Sunday, October 26, 2008
Feast of the Fall
Okay--the garage is painted! Also, the leaves are raked and tucked around the shrubs like warm blankets, our first snow is falling in gentle fat flakes, and just outside my window our first sukkah stands bare and empty but not forgotten. It is yet a reminder of recent reminiscing, family fun, and God's graceful provision. In case you are wondering what a sukkah is, this is my "very last first time" at placing an image in a blog:
Oh good!--it worked! Still hard to tell what a sukkah is, though?! A sukkah is a tent--a temporary dwelling, like the Israelites lived in during the years they wandered in the wilderness. As God directs it to be constructed, it is a basic, four-sided frame covered with fabric walls and a roof made of four different kinds of tree branches--something like evergreen, deciduous, flowered/fruiting, and flexible (like willow). Our walls--long swaths of purple and blue fabrics I've used for many purposes over the years--are not pictured because we only hung them when we were actually in the sukkah. Our sukkah happens to be "furnished" with benches we made several years ago when a beaver took down one of the largest remaining popple (aspen) trees next to our swamp (he only wanted the leafy branches); but furnishings are not a significant element of a sukkah.
And why do we have such a dwelling in our yard? We are not Israelites; and we are not in need of temporary shelter. We have several tents in much better shape, and have besides, also in our yard, a much more stable, protective, permanent dwelling! Well, throughout this year our family is studying and celebrating biblical holidays, and from sundown on Tuesday, 10/14, until sundown on Wednesday, 10/22, we celebrated the Feast of Booths (aka Feast of Tabernacles). The Feast of Booths is, in part, a Thanksgiving celebration. In Israel it is closely tied to agricultural harvest, and is a time of acknowledging and thanking the Lord for all His provision. There is even supposition that when the pilgrims celebrated the first American Thanksgiving holiday, they were actually celebrating the Feast of Booths. (This is a festival which is to be celebrated still and in the future, as evidenced in Zechariah 14, and the pilgrims were very religious people, committed to following God's ways.) God appointed this feast as a time for people to remember that we dwell here only temporarily, and it is He (not we, "pulling ourselves up by our own boot straps") who faithfully sustains and prospers us just as He sustained the Israelites in the wilderness and then prospered them after He led them into the Promised Land to dwell permanently.
As the subject of biblical holidays has come up in conversation this year, a lot of our listeners have equated them with "Jewish" holidays, but this is a misnomer. Biblical holidays are the feasts and special days God told His people to keep long before there were such things as "Jews" and Jewish customs, rabbis, rabbinical law, tabernacles, or temples. The special days and feasts are delineated in Exodus 20, Leviticus 23, and Deuteronomy 16, when the Lord was beginning to form the Hebrew people into a nation. The holidays are also mentioned in various other places in both the Old and New Testaments. They are celebrations pregnant with purpose, reminding all celebrants of God's credibility and capability as evidenced by His faithful hand on His people in the past. Thus, many Jews (a relatively modern term most widely used to mean "people whose traditional religion is Judaism, and who trace their origins through the ancient Hebrew people of Israel to Abraham") do celebrate these holidays according to customs they've established through tradition, but the roots of "biblical holidays" are pre-Judaism; likewise, many "Jewish" customs and holidays are not found in the Bible, and we are not studying those.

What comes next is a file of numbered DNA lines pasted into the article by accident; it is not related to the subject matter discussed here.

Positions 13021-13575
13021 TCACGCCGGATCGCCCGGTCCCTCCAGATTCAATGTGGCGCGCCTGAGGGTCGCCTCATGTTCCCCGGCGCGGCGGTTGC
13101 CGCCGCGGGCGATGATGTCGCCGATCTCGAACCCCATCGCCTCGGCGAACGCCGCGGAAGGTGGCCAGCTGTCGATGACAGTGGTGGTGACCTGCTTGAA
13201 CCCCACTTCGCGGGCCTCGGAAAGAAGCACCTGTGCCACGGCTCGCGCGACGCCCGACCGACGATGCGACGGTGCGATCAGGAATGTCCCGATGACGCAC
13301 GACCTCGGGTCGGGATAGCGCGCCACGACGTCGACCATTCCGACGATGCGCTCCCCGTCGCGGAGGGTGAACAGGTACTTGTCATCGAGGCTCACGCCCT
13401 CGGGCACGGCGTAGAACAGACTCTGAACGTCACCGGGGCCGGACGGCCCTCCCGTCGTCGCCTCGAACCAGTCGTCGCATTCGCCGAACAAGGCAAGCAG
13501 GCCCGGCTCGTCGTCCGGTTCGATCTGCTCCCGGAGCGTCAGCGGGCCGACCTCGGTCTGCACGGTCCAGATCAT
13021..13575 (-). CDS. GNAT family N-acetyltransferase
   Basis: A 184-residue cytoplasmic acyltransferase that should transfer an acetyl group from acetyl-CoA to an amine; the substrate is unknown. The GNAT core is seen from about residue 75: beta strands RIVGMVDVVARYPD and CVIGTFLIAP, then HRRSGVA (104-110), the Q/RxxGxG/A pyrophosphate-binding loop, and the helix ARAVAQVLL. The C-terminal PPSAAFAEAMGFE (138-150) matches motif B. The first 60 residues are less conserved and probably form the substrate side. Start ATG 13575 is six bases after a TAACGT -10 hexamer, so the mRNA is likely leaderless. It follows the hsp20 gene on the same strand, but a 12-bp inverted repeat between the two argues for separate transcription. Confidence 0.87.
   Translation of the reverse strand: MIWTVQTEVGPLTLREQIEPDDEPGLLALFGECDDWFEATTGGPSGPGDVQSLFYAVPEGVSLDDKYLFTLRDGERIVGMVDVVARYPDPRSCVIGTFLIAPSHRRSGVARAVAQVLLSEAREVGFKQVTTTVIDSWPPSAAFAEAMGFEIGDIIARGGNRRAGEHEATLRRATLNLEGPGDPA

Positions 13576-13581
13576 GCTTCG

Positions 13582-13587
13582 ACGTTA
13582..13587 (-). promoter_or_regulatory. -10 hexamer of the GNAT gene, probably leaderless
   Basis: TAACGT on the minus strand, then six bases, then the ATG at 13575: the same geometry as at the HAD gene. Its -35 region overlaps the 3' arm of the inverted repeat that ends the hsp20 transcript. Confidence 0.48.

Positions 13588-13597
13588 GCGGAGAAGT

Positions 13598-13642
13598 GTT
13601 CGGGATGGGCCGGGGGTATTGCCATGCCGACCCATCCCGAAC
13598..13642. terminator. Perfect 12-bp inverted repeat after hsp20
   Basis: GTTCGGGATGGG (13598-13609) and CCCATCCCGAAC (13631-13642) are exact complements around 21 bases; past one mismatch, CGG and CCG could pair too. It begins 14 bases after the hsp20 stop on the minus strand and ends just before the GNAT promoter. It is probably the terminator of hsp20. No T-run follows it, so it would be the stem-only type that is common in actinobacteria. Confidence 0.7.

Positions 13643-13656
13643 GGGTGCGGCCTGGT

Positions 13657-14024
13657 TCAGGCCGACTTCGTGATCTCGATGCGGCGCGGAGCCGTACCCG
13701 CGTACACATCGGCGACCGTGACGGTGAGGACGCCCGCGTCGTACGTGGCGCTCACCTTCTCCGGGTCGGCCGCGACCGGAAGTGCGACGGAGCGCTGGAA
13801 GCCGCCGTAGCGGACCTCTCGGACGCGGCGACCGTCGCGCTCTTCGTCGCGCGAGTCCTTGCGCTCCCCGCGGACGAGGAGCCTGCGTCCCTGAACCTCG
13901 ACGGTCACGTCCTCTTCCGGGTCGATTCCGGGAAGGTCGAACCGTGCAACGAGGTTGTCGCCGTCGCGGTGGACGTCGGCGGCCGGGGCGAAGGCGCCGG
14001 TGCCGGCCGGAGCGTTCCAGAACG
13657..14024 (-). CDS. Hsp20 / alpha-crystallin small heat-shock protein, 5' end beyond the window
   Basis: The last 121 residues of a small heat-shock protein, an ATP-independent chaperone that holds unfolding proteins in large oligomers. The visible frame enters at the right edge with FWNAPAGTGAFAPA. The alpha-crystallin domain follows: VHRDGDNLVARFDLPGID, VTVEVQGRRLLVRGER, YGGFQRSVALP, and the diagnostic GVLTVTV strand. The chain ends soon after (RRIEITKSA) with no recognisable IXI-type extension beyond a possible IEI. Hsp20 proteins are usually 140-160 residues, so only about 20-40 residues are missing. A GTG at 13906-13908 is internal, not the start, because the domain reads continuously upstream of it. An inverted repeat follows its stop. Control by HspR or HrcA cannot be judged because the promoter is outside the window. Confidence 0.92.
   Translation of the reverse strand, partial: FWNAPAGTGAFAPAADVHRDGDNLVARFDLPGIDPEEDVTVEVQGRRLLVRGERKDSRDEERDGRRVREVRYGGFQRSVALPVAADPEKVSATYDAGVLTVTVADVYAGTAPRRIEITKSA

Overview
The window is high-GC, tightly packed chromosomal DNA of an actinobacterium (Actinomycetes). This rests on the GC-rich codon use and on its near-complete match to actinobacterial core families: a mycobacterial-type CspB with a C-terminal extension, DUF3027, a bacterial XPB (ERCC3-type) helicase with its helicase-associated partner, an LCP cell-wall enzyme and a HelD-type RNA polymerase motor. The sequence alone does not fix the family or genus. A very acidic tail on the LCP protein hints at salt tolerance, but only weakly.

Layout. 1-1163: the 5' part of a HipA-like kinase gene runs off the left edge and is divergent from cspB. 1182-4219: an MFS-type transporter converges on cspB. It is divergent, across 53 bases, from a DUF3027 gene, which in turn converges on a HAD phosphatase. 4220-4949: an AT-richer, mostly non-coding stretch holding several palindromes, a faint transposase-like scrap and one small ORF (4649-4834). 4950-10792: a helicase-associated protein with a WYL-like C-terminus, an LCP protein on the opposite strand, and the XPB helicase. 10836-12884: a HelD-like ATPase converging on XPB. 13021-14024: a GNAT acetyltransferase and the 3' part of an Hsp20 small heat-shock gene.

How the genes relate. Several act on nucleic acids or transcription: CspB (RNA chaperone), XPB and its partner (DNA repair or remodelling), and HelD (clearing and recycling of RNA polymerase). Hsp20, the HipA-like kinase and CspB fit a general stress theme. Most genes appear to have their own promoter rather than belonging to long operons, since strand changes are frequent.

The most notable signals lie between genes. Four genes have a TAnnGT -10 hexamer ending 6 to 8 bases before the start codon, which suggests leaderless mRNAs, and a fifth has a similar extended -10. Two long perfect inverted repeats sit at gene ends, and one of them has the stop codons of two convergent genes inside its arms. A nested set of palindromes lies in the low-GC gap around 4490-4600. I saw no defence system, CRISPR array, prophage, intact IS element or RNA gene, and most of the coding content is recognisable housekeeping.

God's appointed feasts also foreshadow the arrival and work of the Messiah. Many Jews are still waiting for a messiah (savior) that meets their expectations, but since we accept Christ as the Messiah, who was born Immanuel (God with us) and sacrificed Himself to redeem us from our debts, we've enjoyed learning how He fulfilled the Messianic intents of the biblical holidays. Christ, in fact, gives the holidays even richer significance.
I know we didn't keep the letter of the Law (for instance, we never quite got our "lulavs" together to wave...), but I think we discovered and embraced the spirit of it. For us, God's appointed time for the Feast of Booths was perfect timing. We were thankful not only to set aside some pleasant days for celebration, but also feasted on rich, nourishing lessons for ourselves and our children. We savored the reminder, permission, and time to reflect. We enjoyed the extra time outdoors in the fall weather. We warmed ourselves at the fire, admired the stars, and imagined the arrival of Immanuel in circumstances in which many scholars believe He was actually born. And we dwelt expectantly on the future, studying about the time when Christ will gather us as a groom gathers his bride, to establish us in our permanent home!
Since we also had time to finish preparing for winter, I have a little more time for blogging again!
Thank You, Lord!